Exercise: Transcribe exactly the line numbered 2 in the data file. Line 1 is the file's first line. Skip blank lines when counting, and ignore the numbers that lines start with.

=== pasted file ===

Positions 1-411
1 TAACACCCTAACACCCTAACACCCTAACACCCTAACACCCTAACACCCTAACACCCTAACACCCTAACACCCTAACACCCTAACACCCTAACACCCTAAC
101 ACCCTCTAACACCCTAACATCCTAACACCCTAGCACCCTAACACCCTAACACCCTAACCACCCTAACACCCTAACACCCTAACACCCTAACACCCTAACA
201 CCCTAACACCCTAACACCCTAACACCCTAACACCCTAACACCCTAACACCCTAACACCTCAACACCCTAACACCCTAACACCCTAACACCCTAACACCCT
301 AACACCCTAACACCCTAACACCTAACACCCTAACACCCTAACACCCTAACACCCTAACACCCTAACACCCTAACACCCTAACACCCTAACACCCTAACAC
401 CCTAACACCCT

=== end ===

1 TAACACCCTAACACCCTAACACCCTAACACCCTAACACCCTAACACCCTAACACCCTAACACCCTAACACCCTAACACCCTAACACCCTAACACCCTAAC